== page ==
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dc.contributor.advisorUnruh, Vicky
dc.contributor.authorZalba, Rocio
dc.date.accessioned2008-09-08
dc.date.available2008-09-08
dc.date.issued2008-04-16
dc.date.submitted2007
dc.identifier.otherhttp://dissertations.umi.com/ku:2394
dc.identifier.urihttp://hdl.handle.net/1808/4119
dc.description.abstractThis study examines how the argentine theatre of the 1980s, 1990s and early XXI century represent the construction and deconstruction of the national identity through the lenses of melancholia and nostalgia. Both of these terms are not examined as a characteristic in the representation of an argentine identity, but rather as the means that establish the relationship of the self with the remains of their past. Through the re-readings of Sigmund Freud by Walter Benjamin, David Eng and David Kazanjian I focus on the performance of melancholia and its productivity in the edification and strengthening of the self. It is also through Stevlana Boym's theories of reflexive and restorative nostalgia that I investigate how theatre portrays the demise of the argentine identity. The study is divided in three theatrical communities, each representing the historical and lineal progression of the country's change from the homogeneous unit of the early eighties to the neoliberal market and globalized culture of the late nineties and early XXI century. The first theatrical community is centered on the family unit. Here, I focus on the emergence of a new identity despite and due to a generational conflict. The plays under study are Té de tías (1985) by Cristina Escofet, Volvió una noche (1991) by Eduardo Rovner, El Partener (1988) by Mauricio Kartun and De atrás para adelante (1991) by Diana Raznovich. The second is a community constituted by actors. Here, I study how Rojos Globos Rojos (1994) by Eduardo Pavlovsky and Un momento argentino (2001) by Rafael Spregelburd portray a chaotic and contradictory self when reality and fiction play an equal role in a globalized culture. The third is the marginalized community as represented in La Bohemia (1998) by Sergio Boris and Perras (2002) collective work by Néstor Caniglia, Enrique Federman, Claudio Martínez and Mauricio Kartun. Both plays use the theatrical platform to reflect on the degeneration of the argentine self, pre and post the 2001 economic and political crisis, through the violent and destructive nature of marginalized characters. It is through these theatrical communities and their respective audiences, that theatre participate in the on-going dialogue that questions the future and identity of the nation in the XXI century.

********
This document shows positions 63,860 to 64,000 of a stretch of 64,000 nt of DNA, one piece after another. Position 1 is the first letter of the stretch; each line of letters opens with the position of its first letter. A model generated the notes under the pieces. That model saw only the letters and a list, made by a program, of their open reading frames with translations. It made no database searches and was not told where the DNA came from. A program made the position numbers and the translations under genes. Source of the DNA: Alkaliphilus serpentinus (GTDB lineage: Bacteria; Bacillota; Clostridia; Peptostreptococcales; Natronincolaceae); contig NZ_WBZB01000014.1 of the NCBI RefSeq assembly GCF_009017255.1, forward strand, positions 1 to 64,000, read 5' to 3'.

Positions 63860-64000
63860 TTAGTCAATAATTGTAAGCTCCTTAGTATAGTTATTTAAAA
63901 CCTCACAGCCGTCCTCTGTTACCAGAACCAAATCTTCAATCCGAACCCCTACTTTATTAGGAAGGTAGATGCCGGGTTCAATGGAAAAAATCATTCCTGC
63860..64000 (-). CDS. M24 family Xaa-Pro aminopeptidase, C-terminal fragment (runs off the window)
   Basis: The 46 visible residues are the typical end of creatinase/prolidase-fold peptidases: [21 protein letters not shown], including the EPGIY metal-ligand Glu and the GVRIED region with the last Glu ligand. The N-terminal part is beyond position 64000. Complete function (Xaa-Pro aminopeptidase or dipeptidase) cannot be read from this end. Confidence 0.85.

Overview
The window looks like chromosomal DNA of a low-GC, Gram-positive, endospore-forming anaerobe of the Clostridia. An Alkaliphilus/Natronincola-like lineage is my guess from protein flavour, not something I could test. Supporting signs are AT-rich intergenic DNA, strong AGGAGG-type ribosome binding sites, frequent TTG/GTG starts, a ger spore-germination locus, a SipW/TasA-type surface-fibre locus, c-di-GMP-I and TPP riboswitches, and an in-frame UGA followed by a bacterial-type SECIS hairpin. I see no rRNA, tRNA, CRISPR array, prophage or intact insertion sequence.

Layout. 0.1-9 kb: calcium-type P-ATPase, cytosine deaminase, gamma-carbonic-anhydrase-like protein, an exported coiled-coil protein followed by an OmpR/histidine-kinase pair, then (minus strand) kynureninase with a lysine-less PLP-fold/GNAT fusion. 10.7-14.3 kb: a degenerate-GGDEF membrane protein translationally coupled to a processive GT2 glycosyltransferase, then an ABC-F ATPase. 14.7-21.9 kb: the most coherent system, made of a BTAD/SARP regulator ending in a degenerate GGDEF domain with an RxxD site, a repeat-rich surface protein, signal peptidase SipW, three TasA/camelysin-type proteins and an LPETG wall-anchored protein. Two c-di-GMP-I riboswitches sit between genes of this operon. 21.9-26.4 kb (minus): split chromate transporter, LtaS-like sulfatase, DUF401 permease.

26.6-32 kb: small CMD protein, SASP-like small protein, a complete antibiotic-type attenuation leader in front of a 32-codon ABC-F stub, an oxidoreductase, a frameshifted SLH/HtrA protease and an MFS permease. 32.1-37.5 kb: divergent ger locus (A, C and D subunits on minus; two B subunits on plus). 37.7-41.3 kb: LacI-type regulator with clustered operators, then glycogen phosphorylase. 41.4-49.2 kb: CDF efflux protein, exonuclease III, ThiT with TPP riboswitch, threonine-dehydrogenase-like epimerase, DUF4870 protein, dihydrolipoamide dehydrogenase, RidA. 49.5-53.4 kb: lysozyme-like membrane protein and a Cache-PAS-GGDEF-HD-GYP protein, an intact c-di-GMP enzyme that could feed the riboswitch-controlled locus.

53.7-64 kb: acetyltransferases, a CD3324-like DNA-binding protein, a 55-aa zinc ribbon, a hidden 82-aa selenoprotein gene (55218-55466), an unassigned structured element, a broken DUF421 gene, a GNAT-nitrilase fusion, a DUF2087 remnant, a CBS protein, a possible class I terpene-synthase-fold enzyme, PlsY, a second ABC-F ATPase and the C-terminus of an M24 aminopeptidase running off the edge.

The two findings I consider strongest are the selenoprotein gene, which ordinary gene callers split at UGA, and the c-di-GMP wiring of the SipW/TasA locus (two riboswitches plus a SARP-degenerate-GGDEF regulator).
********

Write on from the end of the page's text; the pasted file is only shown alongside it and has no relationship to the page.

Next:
dc.format.extent278 pages
dc.language.isoSP
dc.publisherUniversity of Kansas
dc.rightsThis item is protected by copyright and unless otherwise specified the copyright of this thesis/dissertation is held by the author.
dc.subjectLatin American literature
dc.subjectArgentina
dc.subjectIdentidad
dc.subjectNacion
dc.subjectTeatro
dc.subjectSiglo XX
dc.titleComunidades teatrales: la melancolía y la nostalgia en la representación y formación de la identidad argentina a fines del siglo XX y principios del siglo XXI
dc.contributor.cmtememberWoodyard, George
dc.contributor.cmtememberKuhnheim, Jill
dc.thesis.degreeDisciplineSpanish & Portuguese
dc.thesis.degreeLevelPH.D.
kusw.oastatusna
kusw.oapolicyThis item does not meet KU Open Access policy criteria.
kusw.bibid6599445
dc.rights.accessrightsopenAccess


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